When I joined gradschool in the US, I was pleasantly surprised by the amount of don’t-care I faced. No one cared I was a girl. No one looked at me weird if I stood my ground about a technical point and was proved wrong; it was expected I do that. No one cared if a researcher was a man or a woman. I couldn’t anymore rage about being discriminated against; I had to contribute equally. I could stay at lab past 2am, and I’d get escorted back by the cops. And I didn’t need that, really… I could walk back and it would be perfectly safe. No one talked down to me because I was a girl. No one made me uncomfortable with their eyes or touch. The world was telling me ‘Here, you have all the opportunity and none of the constraints, now you have no excuse for not kicking ass’. It was sort of scary because I was never used to feeling that.
When I finally had free time on my hands in New York, my mind and body initially protested greatly at my resolution to never come home before 9pm on any given day. It wasn’t safe, my mind and body yelled. There’s some catch, they screamed. I kept myself away from staying home with my entire self kicking and screaming. Soon, I was comfortable talking to strange people, going to places that I wouldn’t have dreamt of going to, and my only gripe when I stay out late is that I lose out on a few hours of sleep, or that the Q train doesn’t run express. I see me blossoming as a person, without the constant worry that someone is staring at my bosom or looking to grope me. I feel less helpless. I see myself finally get that sense of entitlement and innocence I’ve longed for for so long. Somehow it felt like I’d lost that with constantly preparing for the worst in India. There are no strangers judging me for my choices here and wondering aloud if my mother did a good job raising me. I feel free.
I’ve had shady creepy experiences, but I’ve always been comforted by the fact that things can’t get too bad, there are cameras everywhere. And that even if something happened, the perpetrators would be brought to justice. The confidence that if I called 911, the cops wouldn’t say creepy shit and get away with it.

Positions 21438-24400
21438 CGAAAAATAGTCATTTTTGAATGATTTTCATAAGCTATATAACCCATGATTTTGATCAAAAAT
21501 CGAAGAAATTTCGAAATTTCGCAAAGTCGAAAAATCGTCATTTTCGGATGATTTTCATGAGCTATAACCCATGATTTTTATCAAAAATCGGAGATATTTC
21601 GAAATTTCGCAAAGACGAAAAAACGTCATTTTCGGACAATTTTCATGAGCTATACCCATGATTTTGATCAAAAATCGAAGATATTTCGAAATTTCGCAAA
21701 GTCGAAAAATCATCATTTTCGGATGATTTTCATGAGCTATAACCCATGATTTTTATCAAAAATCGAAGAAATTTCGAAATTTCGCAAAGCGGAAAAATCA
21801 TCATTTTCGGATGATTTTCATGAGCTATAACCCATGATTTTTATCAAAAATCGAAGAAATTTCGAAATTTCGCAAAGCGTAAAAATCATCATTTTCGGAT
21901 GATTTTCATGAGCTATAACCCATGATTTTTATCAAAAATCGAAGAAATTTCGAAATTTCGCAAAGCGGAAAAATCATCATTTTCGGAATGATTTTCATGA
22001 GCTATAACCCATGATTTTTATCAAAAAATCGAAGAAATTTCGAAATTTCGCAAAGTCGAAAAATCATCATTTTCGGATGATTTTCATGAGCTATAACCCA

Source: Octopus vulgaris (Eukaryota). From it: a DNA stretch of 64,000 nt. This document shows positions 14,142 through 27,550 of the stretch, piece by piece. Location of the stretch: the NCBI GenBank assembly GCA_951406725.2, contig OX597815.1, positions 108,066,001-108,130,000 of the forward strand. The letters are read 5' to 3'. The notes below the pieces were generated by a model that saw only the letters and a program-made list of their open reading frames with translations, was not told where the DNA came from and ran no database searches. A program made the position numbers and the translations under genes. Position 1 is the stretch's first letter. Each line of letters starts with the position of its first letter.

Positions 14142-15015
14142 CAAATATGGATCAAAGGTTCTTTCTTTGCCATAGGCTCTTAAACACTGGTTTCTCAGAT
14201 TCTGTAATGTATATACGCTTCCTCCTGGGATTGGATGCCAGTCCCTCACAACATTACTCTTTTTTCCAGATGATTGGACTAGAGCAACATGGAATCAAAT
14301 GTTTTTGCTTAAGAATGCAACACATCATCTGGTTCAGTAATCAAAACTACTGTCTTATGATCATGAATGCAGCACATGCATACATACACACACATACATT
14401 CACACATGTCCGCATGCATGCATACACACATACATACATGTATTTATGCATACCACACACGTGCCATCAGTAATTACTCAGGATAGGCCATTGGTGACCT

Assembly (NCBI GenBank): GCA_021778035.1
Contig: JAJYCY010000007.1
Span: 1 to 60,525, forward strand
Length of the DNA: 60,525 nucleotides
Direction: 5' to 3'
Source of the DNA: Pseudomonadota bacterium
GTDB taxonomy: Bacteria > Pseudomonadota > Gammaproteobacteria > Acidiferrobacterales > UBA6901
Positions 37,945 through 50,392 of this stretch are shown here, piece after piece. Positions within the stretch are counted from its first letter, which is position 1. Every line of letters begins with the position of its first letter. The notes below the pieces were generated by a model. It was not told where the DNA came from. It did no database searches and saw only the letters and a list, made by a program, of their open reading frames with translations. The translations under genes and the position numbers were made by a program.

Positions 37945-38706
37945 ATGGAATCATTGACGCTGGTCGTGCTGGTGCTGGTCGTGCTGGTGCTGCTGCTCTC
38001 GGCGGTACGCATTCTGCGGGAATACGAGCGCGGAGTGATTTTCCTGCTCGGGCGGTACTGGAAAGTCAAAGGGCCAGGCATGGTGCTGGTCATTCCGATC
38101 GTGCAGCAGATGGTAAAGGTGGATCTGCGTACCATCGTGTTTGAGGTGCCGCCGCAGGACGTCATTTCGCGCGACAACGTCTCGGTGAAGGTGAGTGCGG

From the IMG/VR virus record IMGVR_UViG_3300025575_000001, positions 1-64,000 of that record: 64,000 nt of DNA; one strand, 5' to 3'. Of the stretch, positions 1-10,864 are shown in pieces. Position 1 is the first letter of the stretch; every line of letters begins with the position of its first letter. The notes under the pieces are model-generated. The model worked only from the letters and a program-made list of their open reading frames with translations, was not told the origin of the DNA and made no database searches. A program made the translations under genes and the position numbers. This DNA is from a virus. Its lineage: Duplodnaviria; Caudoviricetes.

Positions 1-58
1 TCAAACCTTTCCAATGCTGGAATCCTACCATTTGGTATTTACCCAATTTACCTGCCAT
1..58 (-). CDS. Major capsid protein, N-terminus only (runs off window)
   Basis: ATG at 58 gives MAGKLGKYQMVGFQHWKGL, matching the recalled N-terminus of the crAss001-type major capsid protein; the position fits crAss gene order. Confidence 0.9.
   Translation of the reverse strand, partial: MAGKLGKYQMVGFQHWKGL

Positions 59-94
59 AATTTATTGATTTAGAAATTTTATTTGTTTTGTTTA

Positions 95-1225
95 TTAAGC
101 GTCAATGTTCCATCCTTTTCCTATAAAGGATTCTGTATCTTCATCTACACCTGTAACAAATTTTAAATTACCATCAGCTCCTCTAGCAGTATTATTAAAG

The confidence that the rule of law was in effect in New York City.
Yes, we can go on blaming the general attitude of the people, of Indian men, of Indian parents, society and everything for what happened to so many women in India. But in my opinion, that’s not it. Strict laws and their strict enforcement can go a long way in changing how society thinks. There are plenty in New York City as well who’d be too glad to do it the Delhi way, but there are cameras everywhere, the laws are strict, the courts are strict, citizen groups won’t let go of any such case easily. There certainly are flaws in this system, and perpetrators do get away occasionally. But the fear is enough to deter a lot of people from committing crimes. Not just rapes. Mugging and murder too.
If the streets are safe, people no longer have an excuse to lock their daughters up. If the legal system is secure, rapists don’t get away scot-free. Parents of girls start chilling a bit, let their daughters go to a larger variety of places. The presence of a larger proportion of women changes the social dynamics of any place. Boys grow up seeing more and more girls in their activities, and the whole idea of the difference between the genders stops being so stark in their heads. Sure, to see change in the society and its mindset, it’ll take at the very least another generation, but as an immediate effect we can see the number of crimes go down, and that is not a small thing.
And that’s why we shouldn’t lose sight of legislating on stronger laws, police reform, judiciary reform, and electing officials who toe our line on these things.